The Humewood links in Port Elizabeth has been included in one of the more interesting World Top 100 lists to be published in 2020.
It is ranked No 98 in Golf World UK magazine’s Top 100 Courses You Can Play. By that it means courses the average golfer can access by paying a visitor green fee and without having to be invited by a member. Many of the top clubs in the United States and Asia are impossible to play without connections.
This is a considerable honour for Humewood, South Africa’s original links, and also for Fancourt Links, which is ranked No 90 on the list.
It’s also high time that someone published such a Top 100 which applies more to the needs of the general golfing public, a Top 100 you can conceivably play without begging for admittance. Saying that, though, it’s still going to cost you a load of money to achieve this particular bucket list dream, perhaps at least R500 000 on green fees alone!
Humewood aside (it’s by far the cheapest with a non-affiliated visitor green fee of R550 or $36) there are some expensive courses on this list. Fancourt Links, South Africa’s No 1, is one of them. The only way you can step on to the first tee is by staying at Fancourt and then paying a hefty price by SA standards. A hotel guest pays a green fee of R3 545 or $233.
You may ask why Humewood is even on this list, seeing that it currently ranks No 13 on the SA Top 100 rankings. Why not Glendower, Royal Johannesburg & Kensington East, or Gary Player CC, which all embrace visitors?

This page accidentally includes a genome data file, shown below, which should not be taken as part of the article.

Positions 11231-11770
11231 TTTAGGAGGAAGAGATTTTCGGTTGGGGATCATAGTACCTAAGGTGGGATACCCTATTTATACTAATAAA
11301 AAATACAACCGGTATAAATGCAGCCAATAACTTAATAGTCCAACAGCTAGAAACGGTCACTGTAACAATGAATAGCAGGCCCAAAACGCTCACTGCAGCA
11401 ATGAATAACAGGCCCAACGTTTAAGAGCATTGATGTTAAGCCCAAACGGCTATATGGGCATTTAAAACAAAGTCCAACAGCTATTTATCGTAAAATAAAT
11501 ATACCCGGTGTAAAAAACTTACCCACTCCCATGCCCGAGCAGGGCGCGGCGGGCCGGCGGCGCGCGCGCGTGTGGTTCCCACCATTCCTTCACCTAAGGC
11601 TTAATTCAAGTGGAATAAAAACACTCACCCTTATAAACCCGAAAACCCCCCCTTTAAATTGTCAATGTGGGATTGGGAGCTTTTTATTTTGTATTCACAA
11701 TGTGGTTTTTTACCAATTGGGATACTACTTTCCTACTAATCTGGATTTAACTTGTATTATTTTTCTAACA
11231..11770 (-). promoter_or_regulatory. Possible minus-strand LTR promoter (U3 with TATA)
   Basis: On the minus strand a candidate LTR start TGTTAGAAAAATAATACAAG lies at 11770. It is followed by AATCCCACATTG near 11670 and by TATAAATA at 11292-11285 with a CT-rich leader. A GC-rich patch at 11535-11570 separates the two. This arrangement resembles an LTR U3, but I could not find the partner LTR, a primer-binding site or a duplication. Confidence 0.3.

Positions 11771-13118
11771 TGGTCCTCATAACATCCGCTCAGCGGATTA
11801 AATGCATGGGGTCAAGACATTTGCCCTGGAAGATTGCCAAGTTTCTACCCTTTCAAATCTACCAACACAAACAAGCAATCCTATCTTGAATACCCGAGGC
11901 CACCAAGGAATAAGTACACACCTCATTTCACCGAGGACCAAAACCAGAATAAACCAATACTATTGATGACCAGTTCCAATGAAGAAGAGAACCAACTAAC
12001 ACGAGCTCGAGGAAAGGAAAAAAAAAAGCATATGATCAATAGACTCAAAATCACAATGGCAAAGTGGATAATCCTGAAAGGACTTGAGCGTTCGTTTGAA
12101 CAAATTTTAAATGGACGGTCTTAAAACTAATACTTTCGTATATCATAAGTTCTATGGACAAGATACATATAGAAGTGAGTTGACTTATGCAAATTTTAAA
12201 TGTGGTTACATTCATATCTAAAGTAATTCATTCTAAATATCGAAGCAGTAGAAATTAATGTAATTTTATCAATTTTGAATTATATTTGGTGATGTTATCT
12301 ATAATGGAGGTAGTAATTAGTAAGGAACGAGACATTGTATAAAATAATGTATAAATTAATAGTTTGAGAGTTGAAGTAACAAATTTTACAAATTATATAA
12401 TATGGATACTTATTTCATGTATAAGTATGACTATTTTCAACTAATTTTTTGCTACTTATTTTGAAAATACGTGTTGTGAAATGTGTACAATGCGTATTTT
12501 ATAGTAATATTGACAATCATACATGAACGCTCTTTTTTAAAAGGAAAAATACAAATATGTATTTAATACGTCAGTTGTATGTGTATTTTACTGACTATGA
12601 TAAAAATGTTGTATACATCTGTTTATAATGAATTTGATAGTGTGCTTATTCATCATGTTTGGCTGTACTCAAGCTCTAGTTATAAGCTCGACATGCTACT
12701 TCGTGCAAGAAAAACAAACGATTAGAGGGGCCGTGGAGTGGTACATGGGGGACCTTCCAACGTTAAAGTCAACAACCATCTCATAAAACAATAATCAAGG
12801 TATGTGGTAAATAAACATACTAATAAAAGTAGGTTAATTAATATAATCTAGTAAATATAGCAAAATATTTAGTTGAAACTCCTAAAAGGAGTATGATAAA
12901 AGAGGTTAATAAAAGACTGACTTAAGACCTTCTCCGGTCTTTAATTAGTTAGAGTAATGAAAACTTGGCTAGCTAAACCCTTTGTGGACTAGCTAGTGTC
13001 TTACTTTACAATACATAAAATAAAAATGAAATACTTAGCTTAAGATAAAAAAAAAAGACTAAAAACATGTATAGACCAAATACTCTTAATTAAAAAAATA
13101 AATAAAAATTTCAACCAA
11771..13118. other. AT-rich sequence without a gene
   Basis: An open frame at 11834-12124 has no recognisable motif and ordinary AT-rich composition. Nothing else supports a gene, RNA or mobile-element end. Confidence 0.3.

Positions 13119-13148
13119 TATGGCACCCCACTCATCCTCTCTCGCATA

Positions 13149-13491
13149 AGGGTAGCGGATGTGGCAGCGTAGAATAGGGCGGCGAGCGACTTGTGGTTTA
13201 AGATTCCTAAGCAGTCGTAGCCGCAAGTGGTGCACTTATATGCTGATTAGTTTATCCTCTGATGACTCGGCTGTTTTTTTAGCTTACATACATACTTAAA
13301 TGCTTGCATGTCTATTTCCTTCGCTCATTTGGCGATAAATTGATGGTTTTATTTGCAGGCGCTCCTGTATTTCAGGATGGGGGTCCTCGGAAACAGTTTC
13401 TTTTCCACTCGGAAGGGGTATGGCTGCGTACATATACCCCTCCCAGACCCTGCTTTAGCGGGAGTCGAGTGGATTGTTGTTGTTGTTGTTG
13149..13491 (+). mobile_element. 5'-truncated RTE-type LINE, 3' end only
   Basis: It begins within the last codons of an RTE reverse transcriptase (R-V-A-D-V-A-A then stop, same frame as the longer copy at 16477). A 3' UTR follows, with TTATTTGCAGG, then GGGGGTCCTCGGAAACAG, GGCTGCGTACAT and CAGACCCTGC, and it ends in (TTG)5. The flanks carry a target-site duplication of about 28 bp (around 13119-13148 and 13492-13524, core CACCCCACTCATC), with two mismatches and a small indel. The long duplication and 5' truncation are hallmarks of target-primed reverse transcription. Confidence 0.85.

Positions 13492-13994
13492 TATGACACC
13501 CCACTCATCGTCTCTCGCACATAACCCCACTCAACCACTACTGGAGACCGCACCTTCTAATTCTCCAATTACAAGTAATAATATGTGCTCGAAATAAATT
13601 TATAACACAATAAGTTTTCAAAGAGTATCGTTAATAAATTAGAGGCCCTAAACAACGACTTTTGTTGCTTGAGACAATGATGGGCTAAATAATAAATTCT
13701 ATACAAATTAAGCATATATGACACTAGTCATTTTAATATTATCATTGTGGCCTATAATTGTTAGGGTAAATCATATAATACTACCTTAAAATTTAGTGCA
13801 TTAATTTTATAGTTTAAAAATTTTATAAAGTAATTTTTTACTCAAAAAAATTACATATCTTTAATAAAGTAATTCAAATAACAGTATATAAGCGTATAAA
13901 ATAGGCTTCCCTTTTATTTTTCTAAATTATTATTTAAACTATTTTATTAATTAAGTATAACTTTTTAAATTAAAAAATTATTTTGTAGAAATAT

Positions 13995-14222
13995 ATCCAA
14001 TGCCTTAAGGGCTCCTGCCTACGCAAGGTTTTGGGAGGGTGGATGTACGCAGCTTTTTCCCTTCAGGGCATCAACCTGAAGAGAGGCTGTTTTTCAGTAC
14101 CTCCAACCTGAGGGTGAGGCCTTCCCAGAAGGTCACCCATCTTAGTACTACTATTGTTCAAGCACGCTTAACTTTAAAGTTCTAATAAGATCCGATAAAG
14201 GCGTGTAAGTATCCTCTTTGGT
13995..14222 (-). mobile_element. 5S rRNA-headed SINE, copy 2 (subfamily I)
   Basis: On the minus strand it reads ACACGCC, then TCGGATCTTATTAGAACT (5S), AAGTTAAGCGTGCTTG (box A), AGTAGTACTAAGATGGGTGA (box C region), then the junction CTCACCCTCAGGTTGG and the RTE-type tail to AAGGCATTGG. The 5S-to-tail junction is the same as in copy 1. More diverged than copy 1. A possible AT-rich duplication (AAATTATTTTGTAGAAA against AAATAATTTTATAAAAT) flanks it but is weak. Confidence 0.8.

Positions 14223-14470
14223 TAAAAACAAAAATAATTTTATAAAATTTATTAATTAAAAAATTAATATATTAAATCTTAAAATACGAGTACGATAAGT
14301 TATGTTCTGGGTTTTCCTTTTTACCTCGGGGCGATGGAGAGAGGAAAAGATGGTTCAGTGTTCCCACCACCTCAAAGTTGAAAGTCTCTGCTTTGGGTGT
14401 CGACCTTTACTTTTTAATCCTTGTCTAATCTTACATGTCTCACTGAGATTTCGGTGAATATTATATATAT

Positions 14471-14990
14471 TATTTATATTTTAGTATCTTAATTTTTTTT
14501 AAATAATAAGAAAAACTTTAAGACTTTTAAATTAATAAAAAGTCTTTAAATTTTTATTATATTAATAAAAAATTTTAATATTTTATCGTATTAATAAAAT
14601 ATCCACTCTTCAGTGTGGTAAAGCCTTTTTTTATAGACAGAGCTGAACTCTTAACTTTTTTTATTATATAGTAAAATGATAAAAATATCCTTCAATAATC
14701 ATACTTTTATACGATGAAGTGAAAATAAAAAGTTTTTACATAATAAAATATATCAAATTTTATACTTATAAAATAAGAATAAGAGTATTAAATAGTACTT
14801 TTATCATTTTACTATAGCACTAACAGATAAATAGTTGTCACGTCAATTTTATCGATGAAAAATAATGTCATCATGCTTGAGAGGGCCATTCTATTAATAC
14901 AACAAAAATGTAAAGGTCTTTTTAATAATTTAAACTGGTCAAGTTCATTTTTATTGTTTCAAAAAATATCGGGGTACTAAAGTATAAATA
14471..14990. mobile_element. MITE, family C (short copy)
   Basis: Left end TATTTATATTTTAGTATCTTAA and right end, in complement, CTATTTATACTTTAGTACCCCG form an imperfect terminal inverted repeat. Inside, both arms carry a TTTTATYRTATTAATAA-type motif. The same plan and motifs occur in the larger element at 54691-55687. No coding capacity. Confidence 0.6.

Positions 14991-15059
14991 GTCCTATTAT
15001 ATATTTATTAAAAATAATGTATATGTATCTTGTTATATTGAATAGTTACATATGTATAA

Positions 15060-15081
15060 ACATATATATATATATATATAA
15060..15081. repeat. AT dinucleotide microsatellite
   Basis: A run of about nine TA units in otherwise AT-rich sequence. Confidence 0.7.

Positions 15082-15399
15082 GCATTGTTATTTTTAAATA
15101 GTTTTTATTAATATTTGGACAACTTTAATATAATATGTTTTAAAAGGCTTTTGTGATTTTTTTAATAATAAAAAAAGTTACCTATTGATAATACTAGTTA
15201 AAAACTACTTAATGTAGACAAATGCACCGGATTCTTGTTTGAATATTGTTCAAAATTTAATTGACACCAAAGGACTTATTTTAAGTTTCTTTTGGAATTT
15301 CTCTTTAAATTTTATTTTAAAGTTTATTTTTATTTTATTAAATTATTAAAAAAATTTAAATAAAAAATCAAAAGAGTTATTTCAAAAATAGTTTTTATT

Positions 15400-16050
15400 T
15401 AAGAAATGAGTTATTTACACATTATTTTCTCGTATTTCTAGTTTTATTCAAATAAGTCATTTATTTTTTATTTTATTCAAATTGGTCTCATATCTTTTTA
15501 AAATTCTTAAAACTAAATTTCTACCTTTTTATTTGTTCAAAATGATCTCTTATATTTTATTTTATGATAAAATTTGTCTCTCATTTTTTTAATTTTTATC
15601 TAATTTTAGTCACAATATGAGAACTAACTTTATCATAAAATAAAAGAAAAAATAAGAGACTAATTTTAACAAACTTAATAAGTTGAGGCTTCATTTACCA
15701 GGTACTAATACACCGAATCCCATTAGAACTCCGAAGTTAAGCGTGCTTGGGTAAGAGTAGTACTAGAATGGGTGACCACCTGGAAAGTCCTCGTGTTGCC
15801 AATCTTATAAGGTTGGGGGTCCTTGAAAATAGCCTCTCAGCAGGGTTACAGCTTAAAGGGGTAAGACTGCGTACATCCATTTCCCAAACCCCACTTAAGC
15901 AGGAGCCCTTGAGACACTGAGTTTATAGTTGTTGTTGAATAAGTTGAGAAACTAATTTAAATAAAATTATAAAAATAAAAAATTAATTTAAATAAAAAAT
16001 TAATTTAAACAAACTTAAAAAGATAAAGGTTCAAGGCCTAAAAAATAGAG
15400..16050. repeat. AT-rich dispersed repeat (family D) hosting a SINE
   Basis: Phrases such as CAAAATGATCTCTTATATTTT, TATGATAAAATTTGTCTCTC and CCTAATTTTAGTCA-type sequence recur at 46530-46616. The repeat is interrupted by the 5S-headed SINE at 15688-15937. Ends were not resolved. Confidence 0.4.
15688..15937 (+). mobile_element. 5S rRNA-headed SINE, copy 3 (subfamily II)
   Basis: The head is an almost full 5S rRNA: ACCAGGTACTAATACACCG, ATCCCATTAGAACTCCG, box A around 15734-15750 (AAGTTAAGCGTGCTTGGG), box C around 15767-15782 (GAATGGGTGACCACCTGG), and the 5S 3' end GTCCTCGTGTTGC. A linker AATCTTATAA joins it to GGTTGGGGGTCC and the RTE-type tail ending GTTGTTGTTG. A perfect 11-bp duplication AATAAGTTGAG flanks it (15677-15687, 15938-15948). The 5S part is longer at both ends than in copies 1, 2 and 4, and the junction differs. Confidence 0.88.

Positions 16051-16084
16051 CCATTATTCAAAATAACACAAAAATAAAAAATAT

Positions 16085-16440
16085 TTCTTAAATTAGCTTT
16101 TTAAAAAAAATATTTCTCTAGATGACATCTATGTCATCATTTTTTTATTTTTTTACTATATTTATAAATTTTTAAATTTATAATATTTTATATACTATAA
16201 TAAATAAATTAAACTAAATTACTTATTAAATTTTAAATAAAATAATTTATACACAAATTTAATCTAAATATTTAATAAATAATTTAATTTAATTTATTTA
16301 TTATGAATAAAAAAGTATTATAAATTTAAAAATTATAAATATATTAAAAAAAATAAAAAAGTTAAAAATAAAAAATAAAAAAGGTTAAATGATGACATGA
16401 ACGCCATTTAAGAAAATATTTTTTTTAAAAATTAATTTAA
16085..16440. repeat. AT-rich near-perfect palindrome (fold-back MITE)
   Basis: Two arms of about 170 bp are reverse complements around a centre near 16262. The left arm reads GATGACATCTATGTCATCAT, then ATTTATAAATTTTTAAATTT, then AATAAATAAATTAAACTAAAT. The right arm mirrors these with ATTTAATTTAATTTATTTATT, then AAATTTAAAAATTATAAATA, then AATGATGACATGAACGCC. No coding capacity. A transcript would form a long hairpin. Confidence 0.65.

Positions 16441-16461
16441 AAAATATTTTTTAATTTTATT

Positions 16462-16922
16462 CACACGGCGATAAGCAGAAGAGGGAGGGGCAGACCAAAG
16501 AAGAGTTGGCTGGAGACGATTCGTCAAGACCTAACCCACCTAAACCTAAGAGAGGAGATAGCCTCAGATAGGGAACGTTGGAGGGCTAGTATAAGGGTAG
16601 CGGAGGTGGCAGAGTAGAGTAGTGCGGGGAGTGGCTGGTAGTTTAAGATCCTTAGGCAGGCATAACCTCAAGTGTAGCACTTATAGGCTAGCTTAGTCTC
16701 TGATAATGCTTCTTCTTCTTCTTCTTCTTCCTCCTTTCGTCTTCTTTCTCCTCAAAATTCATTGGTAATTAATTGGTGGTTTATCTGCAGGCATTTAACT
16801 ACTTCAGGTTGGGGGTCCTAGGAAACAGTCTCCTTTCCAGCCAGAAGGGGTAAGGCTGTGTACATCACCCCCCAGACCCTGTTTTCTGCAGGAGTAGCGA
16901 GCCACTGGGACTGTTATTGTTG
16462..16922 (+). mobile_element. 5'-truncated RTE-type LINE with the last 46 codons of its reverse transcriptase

The answer lies in the fact that this list is a British initiative, and the people on the 12-man panel choosing the Top 100 You Can Play are all traditionalists when it comes to evaluating golf courses. One of them, by the way, is a South African, Craig Haldane, golf courses manager at Gleneagles in Scotland who previously worked as director of golf course maintenance at the Emirates in Dubai.
This panel was always likely to prefer a South African course like Humewood which embodies tradition and has unique design qualities. It was created 90 years ago by Colonel SV Hotchkin, whose flagship design Woodhall Spa in England is No 23 on the list. And the panel are clearly lovers of links golf. Half the courses on the list are links (or at least artificial ones), and many of the others have attributes associated with links or heathland golf, such as firm conditions and classic architectural features.
While the list contains 23 courses from the United States, the largest representation of any one country, the best area to play these courses is the UK and Ireland, where 46 courses have been chosen, 20 in England and 19 in Scotland. Private exclusive courses are few and far between. A visit Down Under would knock off 13 courses, 10 of those in Australia and three in New Zealand. Canada has five, as does the entire Asian continent.
I would have liked to have seen the green fee put next to each of the courses on the Top 100, as that seems quite pertinent for this particular list. I’d also like to see a Top 100 You Can Play for $100 or less. I’d guarantee South Africa would have a substantial representation in that.
The Top 100 You Can Play (first 25)
1 Royal County Down, 2 St Andrews Old, 3 Royal Melbourne West, 4 Turnberry Ailsa, 5 Muirfield, 6 Pebble Beach, 7 Royal Portrush, 8 Pinehurst No 2, 9 Royal Dornoch, 10 Cape Wickham, 11 Pacific Dunes, 12 Royal St George’s, 13 Sunningdale Old, 14 Kingston Heath, 15 Tara Iti, 16 Royal Birkdale, 17 North Berwick, 18 Carnoustie, 19 Barnbougle Dunes, 20 Portmarnock, 21 Kingsbarns, 22 Cabot Cliffs, 23 Woodhall Spa, 24 Sunningdale New, 25 Cruden Bay.